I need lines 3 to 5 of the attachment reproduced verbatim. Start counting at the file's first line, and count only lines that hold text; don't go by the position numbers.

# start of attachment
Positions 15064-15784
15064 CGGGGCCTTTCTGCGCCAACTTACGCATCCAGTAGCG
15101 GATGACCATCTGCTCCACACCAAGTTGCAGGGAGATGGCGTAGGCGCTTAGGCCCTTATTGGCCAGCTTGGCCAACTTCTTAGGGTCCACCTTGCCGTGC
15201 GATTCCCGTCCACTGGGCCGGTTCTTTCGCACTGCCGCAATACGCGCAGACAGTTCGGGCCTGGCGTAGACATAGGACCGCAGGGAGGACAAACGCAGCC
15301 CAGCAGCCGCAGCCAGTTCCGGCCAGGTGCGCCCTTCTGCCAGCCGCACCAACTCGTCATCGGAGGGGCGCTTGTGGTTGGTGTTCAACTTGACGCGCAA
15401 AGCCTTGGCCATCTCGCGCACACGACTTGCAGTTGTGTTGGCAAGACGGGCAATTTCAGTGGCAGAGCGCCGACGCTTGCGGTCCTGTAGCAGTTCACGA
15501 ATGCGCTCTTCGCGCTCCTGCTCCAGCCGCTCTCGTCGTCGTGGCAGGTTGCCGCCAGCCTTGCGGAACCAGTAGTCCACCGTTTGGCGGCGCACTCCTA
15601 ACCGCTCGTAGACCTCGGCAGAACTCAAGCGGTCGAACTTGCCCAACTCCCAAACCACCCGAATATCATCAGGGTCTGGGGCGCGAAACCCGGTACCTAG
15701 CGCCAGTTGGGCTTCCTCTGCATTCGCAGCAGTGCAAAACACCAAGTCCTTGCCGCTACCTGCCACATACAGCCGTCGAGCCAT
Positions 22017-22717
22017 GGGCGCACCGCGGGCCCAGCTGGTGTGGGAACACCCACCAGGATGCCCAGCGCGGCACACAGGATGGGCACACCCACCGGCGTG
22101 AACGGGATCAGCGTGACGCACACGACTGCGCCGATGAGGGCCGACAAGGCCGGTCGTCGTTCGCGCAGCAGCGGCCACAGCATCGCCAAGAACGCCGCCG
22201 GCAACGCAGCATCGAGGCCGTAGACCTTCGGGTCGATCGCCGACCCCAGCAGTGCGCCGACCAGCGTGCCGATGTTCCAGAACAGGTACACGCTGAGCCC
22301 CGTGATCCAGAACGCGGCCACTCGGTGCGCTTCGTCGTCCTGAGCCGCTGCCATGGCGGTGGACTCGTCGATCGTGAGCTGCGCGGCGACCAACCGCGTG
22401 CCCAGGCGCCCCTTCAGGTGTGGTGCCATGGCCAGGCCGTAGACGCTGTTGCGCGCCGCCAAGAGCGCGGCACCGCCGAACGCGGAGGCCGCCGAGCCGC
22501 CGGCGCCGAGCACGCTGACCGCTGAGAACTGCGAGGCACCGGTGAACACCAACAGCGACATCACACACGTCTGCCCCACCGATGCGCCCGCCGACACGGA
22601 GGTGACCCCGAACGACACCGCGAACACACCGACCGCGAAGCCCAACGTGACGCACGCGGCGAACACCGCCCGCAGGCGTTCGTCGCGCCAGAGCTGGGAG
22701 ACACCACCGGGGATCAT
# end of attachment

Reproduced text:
15101 GATGACCATCTGCTCCACACCAAGTTGCAGGGAGATGGCGTAGGCGCTTAGGCCCTTATTGGCCAGCTTGGCCAACTTCTTAGGGTCCACCTTGCCGTGC
15201 GATTCCCGTCCACTGGGCCGGTTCTTTCGCACTGCCGCAATACGCGCAGACAGTTCGGGCCTGGCGTAGACATAGGACCGCAGGGAGGACAAACGCAGCC
15301 CAGCAGCCGCAGCCAGTTCCGGCCAGGTGCGCCCTTCTGCCAGCCGCACCAACTCGTCATCGGAGGGGCGCTTGTGGTTGGTGTTCAACTTGACGCGCAA